Getting started with accessibility

The University of Washington is required by law to provide programs and services that are accessible to all qualified participants, including those with disabilities.  But what does that mean for you? What do you need to know?

How do I make my technology accessible?

This website provides a growing number of how-to pages with step-by-step guides for making particular types of content accessible. To learn more about accessibility of particular technologies, consult the pages that are most relevant for the technologies you’re using or are especially concerned about.

There are many other resources on this site as well. Please explore freely using the site navigation menu.

Where do I get help?

The UW has an active accessible technology community, and its members are eager to help and support one another. See Events & Collaboration for face-to-face learning opportunities and ways to get connected with the community. See Getting help with accessibility for help with specific needs related to providing accessible technology at the UW.

If you need help finding resources related to disability accommodations or other disability-related services, see Disability resources at the UW.

What is accessibility?

Accessibility is the degree to which a product, device, program, service, resource, or environment is available to a given user.  If a building on campus has a wheelchair ramp leading to its main entrance, that entrance is accessible to wheelchair users. If a lecture includes sign language interpreters, that lecture is accessible to attendees who are deaf or hard of hearing and who understand sign language.

What is accessible technology?

Accessible technology is technology that has been designed in a way so that it can be accessed by all users. This includes electronic documents, websites, software, hardware, video, audio, and other technologies. People who interact with technology are extremely diverse. They have a wide variety of characteristics, and we cannot assume that they’re all using a traditional monitor for output, or keyboard and mouse for input. Consider these users:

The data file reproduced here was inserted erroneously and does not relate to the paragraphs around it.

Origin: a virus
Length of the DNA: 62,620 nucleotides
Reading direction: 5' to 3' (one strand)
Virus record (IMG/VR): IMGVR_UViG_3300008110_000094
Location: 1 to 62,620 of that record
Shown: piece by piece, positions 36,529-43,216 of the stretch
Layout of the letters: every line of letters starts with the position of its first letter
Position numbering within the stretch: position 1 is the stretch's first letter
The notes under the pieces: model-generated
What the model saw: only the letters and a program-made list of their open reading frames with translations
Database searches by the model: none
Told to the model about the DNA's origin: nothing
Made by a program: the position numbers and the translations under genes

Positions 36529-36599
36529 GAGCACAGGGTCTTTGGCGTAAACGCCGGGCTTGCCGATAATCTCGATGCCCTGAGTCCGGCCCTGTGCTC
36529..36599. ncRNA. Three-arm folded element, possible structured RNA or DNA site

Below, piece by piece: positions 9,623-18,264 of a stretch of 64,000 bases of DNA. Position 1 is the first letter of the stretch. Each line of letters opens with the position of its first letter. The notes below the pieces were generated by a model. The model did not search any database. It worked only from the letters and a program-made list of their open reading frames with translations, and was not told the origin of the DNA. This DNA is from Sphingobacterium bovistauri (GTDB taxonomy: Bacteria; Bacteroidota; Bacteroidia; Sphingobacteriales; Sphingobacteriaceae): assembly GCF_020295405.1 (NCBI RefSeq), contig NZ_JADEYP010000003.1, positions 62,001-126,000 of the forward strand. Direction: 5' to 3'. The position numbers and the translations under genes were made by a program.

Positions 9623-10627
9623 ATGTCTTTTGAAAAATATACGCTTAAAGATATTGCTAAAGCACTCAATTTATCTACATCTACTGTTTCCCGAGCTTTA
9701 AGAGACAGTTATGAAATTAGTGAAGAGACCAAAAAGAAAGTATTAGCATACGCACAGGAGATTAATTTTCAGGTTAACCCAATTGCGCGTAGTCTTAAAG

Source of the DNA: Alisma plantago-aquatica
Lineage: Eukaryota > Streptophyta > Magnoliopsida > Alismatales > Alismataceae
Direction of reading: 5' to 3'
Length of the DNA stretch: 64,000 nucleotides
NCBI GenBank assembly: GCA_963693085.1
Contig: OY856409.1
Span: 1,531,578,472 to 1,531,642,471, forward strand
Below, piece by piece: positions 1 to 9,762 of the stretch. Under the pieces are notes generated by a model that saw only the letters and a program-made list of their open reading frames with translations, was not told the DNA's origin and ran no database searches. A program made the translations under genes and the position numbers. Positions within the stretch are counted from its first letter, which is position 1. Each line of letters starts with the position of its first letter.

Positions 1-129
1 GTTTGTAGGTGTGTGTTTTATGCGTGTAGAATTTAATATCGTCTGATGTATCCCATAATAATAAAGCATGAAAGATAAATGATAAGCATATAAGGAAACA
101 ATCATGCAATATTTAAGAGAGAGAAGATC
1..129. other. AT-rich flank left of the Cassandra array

• Most individuals who are blind use either audible output (products called screen readers that read web content using synthesized speech), or tactile output (a refreshable Braille device).
  • Individuals with learning disabilities such as dyslexia may also use audible output.
  • Individuals with low vision may use screen magnification software that allows them to zoom into a portion of the visual screen.
  • Many others with less-than-perfect eyesight may enlarge the font on websites using standard browser functions, such as Ctrl + in Windows or Command + in Mac OS X.
  • Individuals with fine motor impairments may be unable to use a mouse, and instead rely exclusively on keyboard commands, or use assistive technologies such as speech recognition, head pointers, mouth sticks, or eye-gaze tracking systems.
  • Individuals who are deaf or hard of hearing are unable to access audio content, so video needs to be captioned and audio needs be transcribed.
  • Individuals may be using mobile devices including phones, tablets, or other devices, which means they’re using a variety of screen sizes and a variety of gestures or other user interfaces for interacting with their devices and accessing content.

Accessible technology works for all of these users, and countless others not mentioned.

The World Wide Web Consortium (W3C) summarizes web accessibility nicely in their Web Content Accessibility Guidelines 2.0 (WCAG). WCAG 2.0 is organized into the following four key concepts:

  • Web content must be perceivable
  • Web content must be operable
  • Web content must be understandable
  • Web content must be robust

Although written specifically for web content, these principles apply to other technologies as well. There are many possible approaches to attaining accessibility as defined by these four concepts.

 

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